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Basal Cell Carcinoma

What Is Basal Cell Carcinoma?

Basal Cell Carcinoma is the most common type of skin cancer in the world, with more than 3 million Americans diagnosed each year, and millions globally. It is a non-melanoma cancer most often caused by unprotected skin exposure to the sun, tanning beds, or sunlamps.

Basal Cell Carcinoma gets its name because it forms in the deepest layer of the skin, called the Basal layer.


Basal Cell Carcinoma Symptoms

Basal Cell Carcinoma (BCC) tends to grow very slowly over time in sun-exposed areas. BCCs can look like many different skin growths, both cancerous and benign. It can present as a red blemish on the skin, especially on areas that are more prone to skin exposure, such as the face, arms, neck, and upper back. They can also present as a non-healing wound that easily bleeds with minimal manipulation. When in doubt, it is best to have an evaluation by a healthcare provider.

Cell Carcinoma Treatment

Treatment of early stage Basal Cell Carcinoma (BCC) is highly effective. If left untreated, it can grow deeper and damage blood vessels and nerves in the process. As it grows deeper, the BCC can grow into the underlying bone, resulting in permanent disfigurement. In advanced cases, BCCs can permanently destroy the structures they grow into below them.

A biopsy is necessary to confirm the diagnosis. Depending on the location of the BCC, the size of the lesion, and other patient-specific factors, different treatment options are available. Treatment options for Basal Cell Carcinoma can include:

Electrodessication and Curettage
A combination of scraping or shaving the affected layers of skin, and using heat to destroy any remaining cancer.

Topical Treatments
Used for superficial Basal Cell Carcinoma, the application of creams or gels onto the affected area can destroy the cancerous cells over time.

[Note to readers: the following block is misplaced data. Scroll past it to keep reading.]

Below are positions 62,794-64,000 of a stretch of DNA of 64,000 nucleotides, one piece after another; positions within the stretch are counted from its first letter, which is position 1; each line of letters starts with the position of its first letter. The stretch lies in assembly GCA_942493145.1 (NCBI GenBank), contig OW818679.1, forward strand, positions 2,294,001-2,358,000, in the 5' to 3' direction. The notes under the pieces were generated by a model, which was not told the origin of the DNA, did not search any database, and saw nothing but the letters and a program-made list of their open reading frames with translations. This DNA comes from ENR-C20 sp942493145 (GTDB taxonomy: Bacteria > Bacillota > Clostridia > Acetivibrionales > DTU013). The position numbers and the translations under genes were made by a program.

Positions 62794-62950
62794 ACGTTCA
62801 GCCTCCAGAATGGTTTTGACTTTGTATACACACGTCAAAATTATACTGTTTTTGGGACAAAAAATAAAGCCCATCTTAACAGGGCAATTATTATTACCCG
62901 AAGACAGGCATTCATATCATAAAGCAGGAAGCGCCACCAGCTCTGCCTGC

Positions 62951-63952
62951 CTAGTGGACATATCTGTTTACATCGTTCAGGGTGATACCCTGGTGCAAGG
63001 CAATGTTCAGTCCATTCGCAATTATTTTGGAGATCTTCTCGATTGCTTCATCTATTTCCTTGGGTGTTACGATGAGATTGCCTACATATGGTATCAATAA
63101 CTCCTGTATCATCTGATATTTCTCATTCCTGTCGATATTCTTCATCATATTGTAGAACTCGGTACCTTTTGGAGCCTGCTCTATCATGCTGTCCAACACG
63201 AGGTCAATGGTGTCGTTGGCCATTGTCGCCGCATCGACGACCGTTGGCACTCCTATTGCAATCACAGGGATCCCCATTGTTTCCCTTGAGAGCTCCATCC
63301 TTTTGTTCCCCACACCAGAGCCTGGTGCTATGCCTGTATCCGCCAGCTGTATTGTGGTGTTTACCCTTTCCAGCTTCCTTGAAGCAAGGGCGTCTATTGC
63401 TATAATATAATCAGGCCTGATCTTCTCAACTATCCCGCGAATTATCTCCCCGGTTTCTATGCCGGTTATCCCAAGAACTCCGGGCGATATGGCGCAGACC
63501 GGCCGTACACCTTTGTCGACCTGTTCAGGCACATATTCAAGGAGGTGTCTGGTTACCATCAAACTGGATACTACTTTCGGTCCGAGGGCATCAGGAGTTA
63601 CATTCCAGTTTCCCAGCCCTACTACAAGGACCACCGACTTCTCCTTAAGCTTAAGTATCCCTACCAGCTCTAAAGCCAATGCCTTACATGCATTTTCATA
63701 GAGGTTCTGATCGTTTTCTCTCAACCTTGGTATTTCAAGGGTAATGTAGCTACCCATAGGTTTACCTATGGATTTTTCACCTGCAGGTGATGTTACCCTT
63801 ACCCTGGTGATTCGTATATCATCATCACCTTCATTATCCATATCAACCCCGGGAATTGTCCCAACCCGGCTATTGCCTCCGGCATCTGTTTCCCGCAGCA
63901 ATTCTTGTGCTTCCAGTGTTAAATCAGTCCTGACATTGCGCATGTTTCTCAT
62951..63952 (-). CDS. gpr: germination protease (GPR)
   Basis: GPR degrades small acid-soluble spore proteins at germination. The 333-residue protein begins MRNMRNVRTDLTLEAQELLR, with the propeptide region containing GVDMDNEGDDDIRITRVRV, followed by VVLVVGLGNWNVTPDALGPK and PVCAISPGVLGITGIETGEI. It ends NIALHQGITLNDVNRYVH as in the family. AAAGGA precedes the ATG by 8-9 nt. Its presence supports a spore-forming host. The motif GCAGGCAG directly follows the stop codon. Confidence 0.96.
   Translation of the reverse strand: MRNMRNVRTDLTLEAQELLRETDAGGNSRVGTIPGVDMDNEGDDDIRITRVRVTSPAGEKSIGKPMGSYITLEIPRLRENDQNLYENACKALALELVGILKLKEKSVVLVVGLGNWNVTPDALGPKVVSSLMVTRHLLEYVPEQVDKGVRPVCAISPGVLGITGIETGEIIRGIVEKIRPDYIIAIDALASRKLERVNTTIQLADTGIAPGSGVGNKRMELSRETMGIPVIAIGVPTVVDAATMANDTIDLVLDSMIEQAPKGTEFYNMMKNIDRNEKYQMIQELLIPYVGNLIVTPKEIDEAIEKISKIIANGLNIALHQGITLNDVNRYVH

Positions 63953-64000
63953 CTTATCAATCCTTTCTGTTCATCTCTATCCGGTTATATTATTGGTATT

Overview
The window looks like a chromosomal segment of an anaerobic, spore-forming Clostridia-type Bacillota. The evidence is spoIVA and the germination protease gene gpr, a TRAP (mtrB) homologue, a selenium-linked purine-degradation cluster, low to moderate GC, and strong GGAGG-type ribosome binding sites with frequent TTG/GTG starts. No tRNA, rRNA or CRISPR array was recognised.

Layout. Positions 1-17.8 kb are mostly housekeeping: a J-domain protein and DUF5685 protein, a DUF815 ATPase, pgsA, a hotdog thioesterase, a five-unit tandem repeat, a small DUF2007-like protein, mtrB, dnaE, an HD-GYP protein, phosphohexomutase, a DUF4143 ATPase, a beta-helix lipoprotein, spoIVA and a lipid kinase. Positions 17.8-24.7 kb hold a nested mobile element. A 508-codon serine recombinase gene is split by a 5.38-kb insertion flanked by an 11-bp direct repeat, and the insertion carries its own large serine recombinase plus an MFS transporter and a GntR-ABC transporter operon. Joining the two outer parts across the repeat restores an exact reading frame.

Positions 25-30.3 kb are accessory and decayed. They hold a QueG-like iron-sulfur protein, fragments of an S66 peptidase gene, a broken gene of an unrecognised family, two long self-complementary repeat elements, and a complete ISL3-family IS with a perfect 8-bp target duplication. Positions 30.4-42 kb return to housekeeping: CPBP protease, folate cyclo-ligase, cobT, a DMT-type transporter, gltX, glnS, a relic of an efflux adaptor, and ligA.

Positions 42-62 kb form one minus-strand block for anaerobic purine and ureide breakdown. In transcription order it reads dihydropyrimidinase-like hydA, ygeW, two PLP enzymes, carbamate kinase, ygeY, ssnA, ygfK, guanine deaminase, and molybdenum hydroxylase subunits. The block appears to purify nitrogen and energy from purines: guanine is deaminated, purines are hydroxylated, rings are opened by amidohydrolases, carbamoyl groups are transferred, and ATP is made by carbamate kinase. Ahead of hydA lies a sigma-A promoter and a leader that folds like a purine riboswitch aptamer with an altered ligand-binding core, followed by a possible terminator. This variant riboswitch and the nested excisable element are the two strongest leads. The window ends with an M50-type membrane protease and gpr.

Excisional Surgery
Removal of the cancerous skin, as well as a margin of surrounding tissue to fully clear the cancerous cells.

Mohs Micrographic Surgery (Mohs Surgery)
Cutting out the skin layer by layer until the entire skin cancer is removed.

Radiation Therapy
Using low-energy X-ray beams to destroy the cancerous cells, typically with a series of treatment sessions.

Photodynamic Therapy (PDT)
Use of a topical agent that makes the affected area sensitive to light, and apply a blue light or laser to destroy the cancerous cells.

Laser Surgery
Using intense energy in the form of light to destroy the cancerous cells.

Learn more about how we treat different types of skin cancers.

Basal Cell Carcinoma Prevention

You can take steps to prevent Basal Cell Carcinoma by applying a 30+ SPF sunscreen thoroughly, especially on your ears, neck, forearms, and hands. An SPF lip moisturizer or chapstick is also recommended for periods of sun exposure – and don’t forget about the top of your head! If you can’t apply sunscreen directly to your scalp, wear a hat, especially one with SPF protection.

Having regular skin checks and being aware of changes to your skin are also great defenses against skin cancers like Basal Cell Carcinoma.